Home » Dental Tips: Five Best and Worst Foods for Your Teeth

Dental Tips: Five Best and Worst Foods for Your Teeth

The foods you eat can either help strengthen your teeth and improve your overall dental health, or they could damage your teeth, promote tooth decay, and contribute to an unhealthy mouth. By eating a diet of healthy foods, you can improve your oral health. Focus your diet to incorporate the five best foods for your teeth and to avoid the five worst foods.

The Five Best Foods

Natural foods are generally most healthful for your body and for your teeth. The five best foods for oral health include fiber-rich fruits and vegetables, water, dairy products, nuts, and green and black teas. Fruits and vegetables contain high amounts of fiber. As you chew fibrous foods, your mouth creates more saliva to process the foods. Saliva works to neutralize acids and harmful enzymes present in foods, which cleans your mouth. Saliva also contains small amounts of calcium and phosphate. As saliva spreads over the surfaces of your teeth, they receive exposure to these minerals. Dairy products contain calcium, which helps strengthen teeth. Chewing dairy products also encourages more saliva production, which helps keep your mouth clean and strengthens teeth. Green and black teas contain polyphenols, which helps to eliminate bacteria from teeth surfaces. Polyphenols also prevent bacteria from developing in the mouth. Many sources of water contain fluoride, which can benefit teeth. By drinking water and even by using it to brew green or black tea, you increase the amount of fluoride you consume. Munching on nuts has benefits for your teeth, also, because most nuts contain vitamin D and calcium. The crunch of nuts in your mouth stimulates saliva production and cleans your teeth. Nuts such as walnuts contain folic acid, magnesium, iron, and potassium, nutrients which can contribute to better oral health.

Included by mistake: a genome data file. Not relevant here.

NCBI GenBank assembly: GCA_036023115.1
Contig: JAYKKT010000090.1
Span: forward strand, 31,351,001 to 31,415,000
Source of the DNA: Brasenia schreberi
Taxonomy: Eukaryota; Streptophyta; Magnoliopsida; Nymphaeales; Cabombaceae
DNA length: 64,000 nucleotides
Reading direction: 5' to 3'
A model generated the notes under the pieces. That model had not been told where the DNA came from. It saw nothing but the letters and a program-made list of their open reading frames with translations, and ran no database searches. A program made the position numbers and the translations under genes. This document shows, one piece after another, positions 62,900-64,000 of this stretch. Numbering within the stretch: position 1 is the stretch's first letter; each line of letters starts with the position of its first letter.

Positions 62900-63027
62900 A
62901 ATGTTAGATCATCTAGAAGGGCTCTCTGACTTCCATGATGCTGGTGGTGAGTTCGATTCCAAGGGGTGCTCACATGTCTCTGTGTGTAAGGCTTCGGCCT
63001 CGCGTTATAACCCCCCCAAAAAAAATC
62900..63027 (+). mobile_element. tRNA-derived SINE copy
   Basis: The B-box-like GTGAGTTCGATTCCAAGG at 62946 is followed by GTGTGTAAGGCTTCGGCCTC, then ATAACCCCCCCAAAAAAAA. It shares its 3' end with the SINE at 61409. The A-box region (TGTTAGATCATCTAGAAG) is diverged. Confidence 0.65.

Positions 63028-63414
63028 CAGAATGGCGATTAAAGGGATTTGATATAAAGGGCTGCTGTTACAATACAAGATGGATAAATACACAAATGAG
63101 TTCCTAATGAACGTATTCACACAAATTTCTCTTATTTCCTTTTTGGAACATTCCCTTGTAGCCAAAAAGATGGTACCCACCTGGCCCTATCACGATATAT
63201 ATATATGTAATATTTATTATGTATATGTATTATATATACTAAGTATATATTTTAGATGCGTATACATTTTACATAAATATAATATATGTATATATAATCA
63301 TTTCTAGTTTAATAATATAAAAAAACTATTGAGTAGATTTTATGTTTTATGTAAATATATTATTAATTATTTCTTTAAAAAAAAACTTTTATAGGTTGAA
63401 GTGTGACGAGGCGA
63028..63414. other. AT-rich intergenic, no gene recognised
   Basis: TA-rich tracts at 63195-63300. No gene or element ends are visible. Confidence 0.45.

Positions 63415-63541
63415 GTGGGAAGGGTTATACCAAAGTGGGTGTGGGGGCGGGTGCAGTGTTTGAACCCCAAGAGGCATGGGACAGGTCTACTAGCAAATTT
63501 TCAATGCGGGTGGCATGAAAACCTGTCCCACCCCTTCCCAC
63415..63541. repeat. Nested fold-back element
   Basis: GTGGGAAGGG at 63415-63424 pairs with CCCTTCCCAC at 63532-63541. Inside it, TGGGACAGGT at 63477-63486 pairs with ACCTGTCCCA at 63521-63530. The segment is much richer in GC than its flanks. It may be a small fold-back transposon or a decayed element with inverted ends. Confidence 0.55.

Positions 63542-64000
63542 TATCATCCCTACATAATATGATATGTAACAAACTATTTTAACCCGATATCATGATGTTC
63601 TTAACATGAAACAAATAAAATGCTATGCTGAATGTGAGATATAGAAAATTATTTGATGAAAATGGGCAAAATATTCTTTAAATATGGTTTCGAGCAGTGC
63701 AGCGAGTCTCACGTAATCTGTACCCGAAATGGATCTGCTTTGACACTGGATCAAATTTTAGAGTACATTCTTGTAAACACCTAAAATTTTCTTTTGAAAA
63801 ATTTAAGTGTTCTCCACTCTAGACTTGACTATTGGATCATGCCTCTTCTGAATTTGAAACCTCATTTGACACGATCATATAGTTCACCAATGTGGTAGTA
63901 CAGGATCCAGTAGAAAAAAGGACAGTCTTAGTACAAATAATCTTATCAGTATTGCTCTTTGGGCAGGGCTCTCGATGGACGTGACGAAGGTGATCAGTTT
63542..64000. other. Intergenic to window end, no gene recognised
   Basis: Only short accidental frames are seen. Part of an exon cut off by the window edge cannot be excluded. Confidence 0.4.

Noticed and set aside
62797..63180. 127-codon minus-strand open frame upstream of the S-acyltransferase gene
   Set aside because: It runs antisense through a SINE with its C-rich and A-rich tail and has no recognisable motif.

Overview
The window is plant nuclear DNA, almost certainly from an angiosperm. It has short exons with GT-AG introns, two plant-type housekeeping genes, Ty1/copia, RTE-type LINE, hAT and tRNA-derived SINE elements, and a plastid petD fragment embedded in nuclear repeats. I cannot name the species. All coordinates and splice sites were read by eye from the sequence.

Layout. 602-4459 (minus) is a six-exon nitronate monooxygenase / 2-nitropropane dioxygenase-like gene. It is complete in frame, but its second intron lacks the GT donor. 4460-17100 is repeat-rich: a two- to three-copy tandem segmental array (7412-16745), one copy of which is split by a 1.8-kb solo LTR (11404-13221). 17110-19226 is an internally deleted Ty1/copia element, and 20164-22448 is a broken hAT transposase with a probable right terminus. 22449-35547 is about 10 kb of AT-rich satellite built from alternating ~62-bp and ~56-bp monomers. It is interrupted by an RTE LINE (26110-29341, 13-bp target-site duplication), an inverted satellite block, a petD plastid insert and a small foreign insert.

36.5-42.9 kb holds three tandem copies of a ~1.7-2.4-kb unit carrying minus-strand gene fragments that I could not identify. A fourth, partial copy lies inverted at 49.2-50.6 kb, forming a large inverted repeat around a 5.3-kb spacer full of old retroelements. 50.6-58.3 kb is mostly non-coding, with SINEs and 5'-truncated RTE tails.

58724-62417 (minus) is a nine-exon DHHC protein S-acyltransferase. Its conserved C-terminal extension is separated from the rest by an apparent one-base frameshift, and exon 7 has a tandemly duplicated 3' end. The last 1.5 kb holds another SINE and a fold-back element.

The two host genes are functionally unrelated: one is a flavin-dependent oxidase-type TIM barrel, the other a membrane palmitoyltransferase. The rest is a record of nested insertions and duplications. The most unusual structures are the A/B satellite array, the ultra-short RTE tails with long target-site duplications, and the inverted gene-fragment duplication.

The Five Worst Foods

Some specific foods can be detrimental to overall health and oral health. Surgery candies and other sweets, carbonated beverages, citrus fruits and other acidic foods, sports drinks, vitamin waters, and fruit juice are common villains in the oral health department. One of the main problems with sugary candies and sweets is the amount of time these substances can stay on your teeth. Many of these types of foods are sticky and chewy. When you eat these types of foods, they stick to your teeth and coat them for long after you finish the treat. As this refined sugar remains on tooth surfaces, it can promote tooth decay and periodontal disease, also known as gum disease. Some starchy foods, such as soft breads, can also stick in and between teeth. Food that remains in these areas can trap bacteria, which often leads to tooth decay and gum disease. Carbonated beverages typically contain phosphoric and citric acid. These ingredients can damage tooth enamel over time. Drinking sports drinks and fruit juices can bathe your teeth in sugar, which often leads to tooth decay. Citrus fruits and acidic foods such as tomatoes can cause dental erosion. This erosion results in a chemical etching on the surfaces of teeth where tooth enamel actually dissolves off tooth surfaces. When you do eat citrus fruits or other acidic foods, brush your teeth soon after to minimize tooth enamel erosion and tooth damage.


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